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Tracing the footprints

How do archaeologists look at landscapes?

Look out of the window.  What do you see?

Traces in the landscape above and below ground help us understand why people lived in certain places. It also helps us work out where archaeology may be found in the future! The rivers and coasts were important sources of food and provided a means of transport. The remains of buildings and boundaries can show up as ‘lumps and bumps’. Drawing or surveying these give an idea of what a site may have looked like.

Cropmark at West Mains Farm, near Falside Castle © RCAHMS (Aerial Photography Digital Collection). Licensor www.rcahms.gov.uk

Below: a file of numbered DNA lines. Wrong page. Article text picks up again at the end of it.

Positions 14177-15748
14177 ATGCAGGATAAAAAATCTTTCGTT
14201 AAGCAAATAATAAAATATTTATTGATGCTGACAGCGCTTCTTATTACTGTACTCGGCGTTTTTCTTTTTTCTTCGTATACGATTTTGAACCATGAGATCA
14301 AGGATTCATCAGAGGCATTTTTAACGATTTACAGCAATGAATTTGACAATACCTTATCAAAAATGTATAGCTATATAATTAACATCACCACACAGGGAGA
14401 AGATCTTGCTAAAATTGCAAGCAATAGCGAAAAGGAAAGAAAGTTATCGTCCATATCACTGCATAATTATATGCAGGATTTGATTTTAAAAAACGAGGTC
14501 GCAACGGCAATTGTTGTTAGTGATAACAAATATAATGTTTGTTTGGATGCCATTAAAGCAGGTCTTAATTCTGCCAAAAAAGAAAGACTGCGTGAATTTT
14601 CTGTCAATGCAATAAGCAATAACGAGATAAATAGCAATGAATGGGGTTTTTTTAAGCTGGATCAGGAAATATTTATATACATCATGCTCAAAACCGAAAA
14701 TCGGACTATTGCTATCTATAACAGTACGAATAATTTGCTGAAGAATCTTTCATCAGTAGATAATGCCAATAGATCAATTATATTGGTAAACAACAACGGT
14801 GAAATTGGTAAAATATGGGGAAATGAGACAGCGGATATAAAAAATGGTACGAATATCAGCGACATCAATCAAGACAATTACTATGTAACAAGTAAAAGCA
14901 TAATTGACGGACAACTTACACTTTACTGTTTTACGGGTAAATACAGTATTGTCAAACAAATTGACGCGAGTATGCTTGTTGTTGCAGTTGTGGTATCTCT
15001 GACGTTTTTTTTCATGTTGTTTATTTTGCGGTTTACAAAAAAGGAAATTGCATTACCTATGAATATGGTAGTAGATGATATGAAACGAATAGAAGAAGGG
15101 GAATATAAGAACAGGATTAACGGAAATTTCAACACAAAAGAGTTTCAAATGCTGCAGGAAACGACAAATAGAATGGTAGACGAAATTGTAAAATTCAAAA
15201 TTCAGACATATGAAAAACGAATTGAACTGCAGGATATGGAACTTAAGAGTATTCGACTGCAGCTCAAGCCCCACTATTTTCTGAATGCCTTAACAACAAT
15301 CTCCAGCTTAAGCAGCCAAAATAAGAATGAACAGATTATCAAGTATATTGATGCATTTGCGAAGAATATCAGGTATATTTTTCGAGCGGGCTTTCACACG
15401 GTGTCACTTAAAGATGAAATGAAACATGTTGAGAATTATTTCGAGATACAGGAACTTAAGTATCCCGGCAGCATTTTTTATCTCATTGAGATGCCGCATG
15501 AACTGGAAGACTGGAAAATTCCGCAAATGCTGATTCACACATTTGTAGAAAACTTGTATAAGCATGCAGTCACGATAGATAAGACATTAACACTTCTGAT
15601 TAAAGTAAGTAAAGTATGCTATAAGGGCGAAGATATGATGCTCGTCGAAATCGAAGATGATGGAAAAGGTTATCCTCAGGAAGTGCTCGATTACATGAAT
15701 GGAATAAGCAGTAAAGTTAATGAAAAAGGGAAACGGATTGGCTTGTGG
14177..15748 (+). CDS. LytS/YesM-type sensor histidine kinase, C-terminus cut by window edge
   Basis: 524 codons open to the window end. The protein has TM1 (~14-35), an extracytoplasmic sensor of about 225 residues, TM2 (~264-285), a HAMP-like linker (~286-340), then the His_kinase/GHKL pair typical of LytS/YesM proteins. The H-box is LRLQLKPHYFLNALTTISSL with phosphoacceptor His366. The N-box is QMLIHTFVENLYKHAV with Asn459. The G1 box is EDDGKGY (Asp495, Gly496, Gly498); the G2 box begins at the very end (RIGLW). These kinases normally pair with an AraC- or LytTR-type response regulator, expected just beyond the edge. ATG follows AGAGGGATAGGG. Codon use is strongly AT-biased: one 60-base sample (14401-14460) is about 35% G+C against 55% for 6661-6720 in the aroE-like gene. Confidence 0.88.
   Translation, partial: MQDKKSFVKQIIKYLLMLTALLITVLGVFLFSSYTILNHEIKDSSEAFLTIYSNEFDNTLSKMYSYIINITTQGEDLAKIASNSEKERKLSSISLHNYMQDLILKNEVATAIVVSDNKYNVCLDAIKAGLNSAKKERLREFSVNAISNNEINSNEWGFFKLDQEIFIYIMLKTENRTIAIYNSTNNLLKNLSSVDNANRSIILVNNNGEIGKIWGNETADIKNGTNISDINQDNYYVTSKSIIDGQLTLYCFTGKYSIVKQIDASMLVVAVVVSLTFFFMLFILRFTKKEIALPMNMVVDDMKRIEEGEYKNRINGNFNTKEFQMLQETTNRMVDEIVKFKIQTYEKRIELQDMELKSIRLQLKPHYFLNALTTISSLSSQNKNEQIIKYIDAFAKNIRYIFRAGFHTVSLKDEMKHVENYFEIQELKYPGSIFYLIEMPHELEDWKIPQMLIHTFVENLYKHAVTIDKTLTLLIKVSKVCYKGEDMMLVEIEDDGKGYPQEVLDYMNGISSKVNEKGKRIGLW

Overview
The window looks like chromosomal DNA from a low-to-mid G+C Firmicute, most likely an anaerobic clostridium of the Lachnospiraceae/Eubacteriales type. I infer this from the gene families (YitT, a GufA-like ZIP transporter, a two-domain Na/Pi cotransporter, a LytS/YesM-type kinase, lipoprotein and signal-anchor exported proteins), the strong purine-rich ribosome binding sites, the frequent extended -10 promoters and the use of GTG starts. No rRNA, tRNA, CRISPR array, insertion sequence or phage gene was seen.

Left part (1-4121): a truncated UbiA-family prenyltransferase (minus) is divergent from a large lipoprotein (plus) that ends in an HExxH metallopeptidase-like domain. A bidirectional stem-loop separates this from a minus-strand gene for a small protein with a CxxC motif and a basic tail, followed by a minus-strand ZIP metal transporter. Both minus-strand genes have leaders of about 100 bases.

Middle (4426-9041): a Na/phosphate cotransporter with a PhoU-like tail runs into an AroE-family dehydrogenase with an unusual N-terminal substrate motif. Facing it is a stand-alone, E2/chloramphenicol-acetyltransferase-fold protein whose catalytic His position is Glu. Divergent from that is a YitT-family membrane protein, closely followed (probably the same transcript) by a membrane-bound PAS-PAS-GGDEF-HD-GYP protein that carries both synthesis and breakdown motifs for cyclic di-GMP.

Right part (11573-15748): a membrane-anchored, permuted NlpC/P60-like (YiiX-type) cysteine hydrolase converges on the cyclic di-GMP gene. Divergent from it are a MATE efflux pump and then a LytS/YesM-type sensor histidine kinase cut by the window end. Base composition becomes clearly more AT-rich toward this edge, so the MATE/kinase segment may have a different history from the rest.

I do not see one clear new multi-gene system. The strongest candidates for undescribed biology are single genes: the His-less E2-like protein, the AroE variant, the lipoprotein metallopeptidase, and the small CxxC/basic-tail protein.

The fertile plains of East Lothian are ideal for showing cropmarks of archaeological sites, which can be seen in aerial photographs. Cropmarks are caused by different growing conditions above ditches or walls, which make the crop longer or shorter. The many cropmarks show East Lothian has always been a good place to settle. Old maps showing the development of towns also help us build a picture of how the land has changed bit by bit over time.

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